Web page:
During the 1930s, LA’s decorator to the stars was William Haines. A leading MGM actor himself in the 1920s, Haines made a smooth transition to the world of decorating in the early 1930s helped by his movie star contacts and sparkling personality. He entered the LA decorating scene at the top and remained there throughout his career.
Haines’ early style was Classical. “I loathe cozy cottages,” he once said. “they were made for farmers and peasants, not ladies and gentlemen.” He introduced French and English antiques- a welcome antidote to the often gloomy Spanish colonial interiors of the previous decade. He then began to add touches of chinoiserie- which he particularly loved- and Regency, as well as a stream of innovative ideas of his own.
His office on Sunset Boulevard, which was later to become Le Dome restaurant, was a flamboyant showcase for his designs. During his pre-war period, Haines did houses for a stream of Hollywood clients, including Leila Hyams and Phil Berg, Jack Warner (whose house passed on to David Geffen, and then recently to Jeff Bezos), Carole Lombard, William Powell, Norma Shearer, William Goetz, Joan Crawford and George Cukor. For the latter he teamed up with James Dolena- who had just designed a series of houses with interiors by the brilliant Englishman Robsjohn Gibbings- whose witty, part Regency-part neoclassical designs influenced Haines.
After World War II, Haines opened a new office in Beverly Hills, and together with new partner Ted Graber developed a more modern style, as finessed in Ambassador Walter Annenberg’s patrician Sunnylands estate near Palm Springs.
Jean Howard Residence, Beverly Hills, 1943
I met author/photographer Jean Howard a few years before she died in 1990, aged 80. We became friends, and my wife Annie Kelly and I enjoyed lunches from time to time on her terrace. She was charming and still attractive. As a young actress she had performed with Ziegfeld and appeared on Broadway. Moving to LA she studied photography at Art Center, and married the celebrated agent Charles Feldman.
In 1942 the couple hired Billy Haines to decorate their new residence in Beverly Hills. Following the death of Feldman in 1968, Howard continued to live there, its interiors remaining unchanged, for 50 years until her death in 1990. Immersing myself in these charming, original, interiors with camera in hand, was to visit a time capsule: the ’40s period green walls, the sprays of cigarettes on the dining table, and the displays of candid photos taken at Hollywood parties she hosted during their years together. These placed her in the midst of the Hollywood elite, as featured in her book ‘Jean Howard’s Hollywood.’ At home she entertained everyone from Richard Burton to Judy Garland and Cole Porter. She also hosted a party for Presidential candidate John Kennedy, where she ended up making him breakfast à deux.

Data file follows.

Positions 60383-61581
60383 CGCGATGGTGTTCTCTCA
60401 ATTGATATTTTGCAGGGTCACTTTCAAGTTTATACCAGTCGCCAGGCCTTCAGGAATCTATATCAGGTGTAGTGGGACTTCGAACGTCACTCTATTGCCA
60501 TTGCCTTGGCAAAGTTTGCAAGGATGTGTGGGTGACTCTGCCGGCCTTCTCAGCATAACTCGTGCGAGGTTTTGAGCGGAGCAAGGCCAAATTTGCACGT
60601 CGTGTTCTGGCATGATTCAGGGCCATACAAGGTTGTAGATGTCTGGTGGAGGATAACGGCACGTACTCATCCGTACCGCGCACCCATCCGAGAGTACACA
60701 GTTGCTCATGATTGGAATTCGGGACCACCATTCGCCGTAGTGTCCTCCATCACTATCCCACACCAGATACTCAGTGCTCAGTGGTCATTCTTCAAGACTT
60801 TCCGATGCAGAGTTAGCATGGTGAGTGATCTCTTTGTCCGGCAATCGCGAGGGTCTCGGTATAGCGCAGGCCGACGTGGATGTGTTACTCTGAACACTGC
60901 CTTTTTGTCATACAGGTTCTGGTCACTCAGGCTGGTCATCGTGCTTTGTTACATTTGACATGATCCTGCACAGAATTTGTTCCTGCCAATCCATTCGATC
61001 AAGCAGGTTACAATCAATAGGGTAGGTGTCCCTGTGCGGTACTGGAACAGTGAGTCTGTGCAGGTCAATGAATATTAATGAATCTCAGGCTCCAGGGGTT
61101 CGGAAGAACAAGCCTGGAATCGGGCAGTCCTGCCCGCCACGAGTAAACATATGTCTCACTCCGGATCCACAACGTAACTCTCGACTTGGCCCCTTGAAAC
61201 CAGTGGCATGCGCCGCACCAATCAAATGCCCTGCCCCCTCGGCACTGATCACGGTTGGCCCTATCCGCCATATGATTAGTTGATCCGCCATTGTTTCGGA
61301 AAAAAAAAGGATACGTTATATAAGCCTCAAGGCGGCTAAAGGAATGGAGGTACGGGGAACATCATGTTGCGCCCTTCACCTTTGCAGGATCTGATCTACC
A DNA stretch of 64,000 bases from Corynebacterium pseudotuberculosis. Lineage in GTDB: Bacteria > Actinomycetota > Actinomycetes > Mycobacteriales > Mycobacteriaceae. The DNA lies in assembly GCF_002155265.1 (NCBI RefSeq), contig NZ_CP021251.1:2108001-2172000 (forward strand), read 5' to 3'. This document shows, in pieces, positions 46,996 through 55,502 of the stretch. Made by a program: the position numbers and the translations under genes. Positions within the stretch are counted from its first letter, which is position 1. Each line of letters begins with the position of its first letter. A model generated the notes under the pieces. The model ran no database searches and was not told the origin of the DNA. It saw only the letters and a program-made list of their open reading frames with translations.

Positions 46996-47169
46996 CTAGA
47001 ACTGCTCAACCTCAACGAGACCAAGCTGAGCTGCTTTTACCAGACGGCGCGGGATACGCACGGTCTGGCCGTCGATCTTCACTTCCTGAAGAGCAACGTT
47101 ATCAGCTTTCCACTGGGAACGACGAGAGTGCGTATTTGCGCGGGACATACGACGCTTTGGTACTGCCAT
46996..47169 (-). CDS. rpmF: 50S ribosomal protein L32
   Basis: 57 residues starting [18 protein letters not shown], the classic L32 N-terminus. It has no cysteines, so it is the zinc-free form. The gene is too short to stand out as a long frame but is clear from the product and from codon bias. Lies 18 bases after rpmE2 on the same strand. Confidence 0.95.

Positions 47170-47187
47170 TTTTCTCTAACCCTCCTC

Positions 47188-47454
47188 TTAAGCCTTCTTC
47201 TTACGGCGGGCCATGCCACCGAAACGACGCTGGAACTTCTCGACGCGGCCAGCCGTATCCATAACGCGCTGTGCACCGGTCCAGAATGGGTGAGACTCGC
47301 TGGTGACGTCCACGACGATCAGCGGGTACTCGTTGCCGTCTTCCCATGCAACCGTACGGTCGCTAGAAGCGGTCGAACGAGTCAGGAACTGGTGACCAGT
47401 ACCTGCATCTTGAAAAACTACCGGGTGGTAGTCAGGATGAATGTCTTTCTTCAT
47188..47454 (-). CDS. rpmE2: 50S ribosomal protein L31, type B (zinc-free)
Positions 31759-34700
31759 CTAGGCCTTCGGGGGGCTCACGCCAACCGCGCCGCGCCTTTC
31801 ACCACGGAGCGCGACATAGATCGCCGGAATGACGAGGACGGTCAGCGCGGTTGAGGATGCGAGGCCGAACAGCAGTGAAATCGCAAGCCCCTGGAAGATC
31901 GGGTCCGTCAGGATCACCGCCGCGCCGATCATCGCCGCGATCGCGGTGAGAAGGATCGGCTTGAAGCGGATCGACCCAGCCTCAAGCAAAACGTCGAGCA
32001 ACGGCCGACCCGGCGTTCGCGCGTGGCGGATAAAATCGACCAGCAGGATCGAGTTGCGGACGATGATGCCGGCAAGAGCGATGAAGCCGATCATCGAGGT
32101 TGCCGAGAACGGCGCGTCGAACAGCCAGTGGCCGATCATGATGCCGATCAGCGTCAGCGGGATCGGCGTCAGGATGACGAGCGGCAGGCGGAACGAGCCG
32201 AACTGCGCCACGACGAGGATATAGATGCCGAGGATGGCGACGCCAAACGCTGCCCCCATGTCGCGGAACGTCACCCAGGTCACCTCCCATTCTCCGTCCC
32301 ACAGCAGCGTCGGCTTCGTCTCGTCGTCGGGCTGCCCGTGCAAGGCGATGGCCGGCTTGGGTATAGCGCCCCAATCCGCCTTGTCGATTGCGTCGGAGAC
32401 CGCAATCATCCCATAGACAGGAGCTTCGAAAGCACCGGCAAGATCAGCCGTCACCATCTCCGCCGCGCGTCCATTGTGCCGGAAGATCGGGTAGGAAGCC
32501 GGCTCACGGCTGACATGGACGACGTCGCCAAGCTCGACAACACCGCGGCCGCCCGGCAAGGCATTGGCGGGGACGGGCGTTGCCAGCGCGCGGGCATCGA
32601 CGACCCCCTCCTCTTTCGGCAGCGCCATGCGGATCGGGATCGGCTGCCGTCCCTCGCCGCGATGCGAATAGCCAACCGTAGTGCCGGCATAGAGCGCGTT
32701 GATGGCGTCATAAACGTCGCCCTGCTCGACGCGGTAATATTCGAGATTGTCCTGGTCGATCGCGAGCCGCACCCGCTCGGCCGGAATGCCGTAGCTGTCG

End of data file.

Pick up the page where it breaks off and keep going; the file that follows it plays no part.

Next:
Jean Howard Residence
Bloomingdale Residence, Holmby Hills, 1957
While producing my ‘The Los Angeles House’ book, (published in 1995 by Clarkson Potter), Tony Duquette suggested that I see his friend Betsy Bloomingdale’s 1950s Billy Haines-designed residence in Holmby Hills, and he very kindly arranged an introduction. Thanks to Tony I was warmly welcomed by Betsy and invited to take pictures. The high style Haines interiors were remarkably still intact, unchanged since 1957. Classic period interiors like this, surviving intact through the decades, are rare and exciting.
In 1957 Bloomingdale heir Alfred Bloomingdale and his wife Betsy purchased a 1920s Spanish Colonial Holmby Hills mansion by architect Roland Coate, hiring Billy Haines to renovate the house and create new interiors. The existing exterior facade did not correspond to Haines’ high-fashion tastes, and was given a Hollywood Regency redesign. In Haines’ partner Ted Graber’s words, “We came in and removed the mantilla, giving the house a classical look”. The interiors were decorated with Haines furnishings, interspersed with furniture collected by Betsy.
At the rear of the U-shaped house Haines designed a trellis-covered loggia and colonnade linking the living room at one end with the dining room at the other. This opened onto a lawn extending to an axially aligned pool and pool house. This was created, said Graber, “as a classical pavilion with the spirit of a folly”. Pool house furnishings were set around a central fireplace.
The Bloomingdales entertained lavishly, hosting Kissingers, Paleys and Reagans interspersed with a sprinkling of Hollywood glitterati. Following the death of Alfred in 1982, Betsy remained here until she died in 2016, with no need of anything more than an occasional sprucing-up by Graber- an indication of Haines’ skill in planning and good design. The house is now owned by Tom Ford.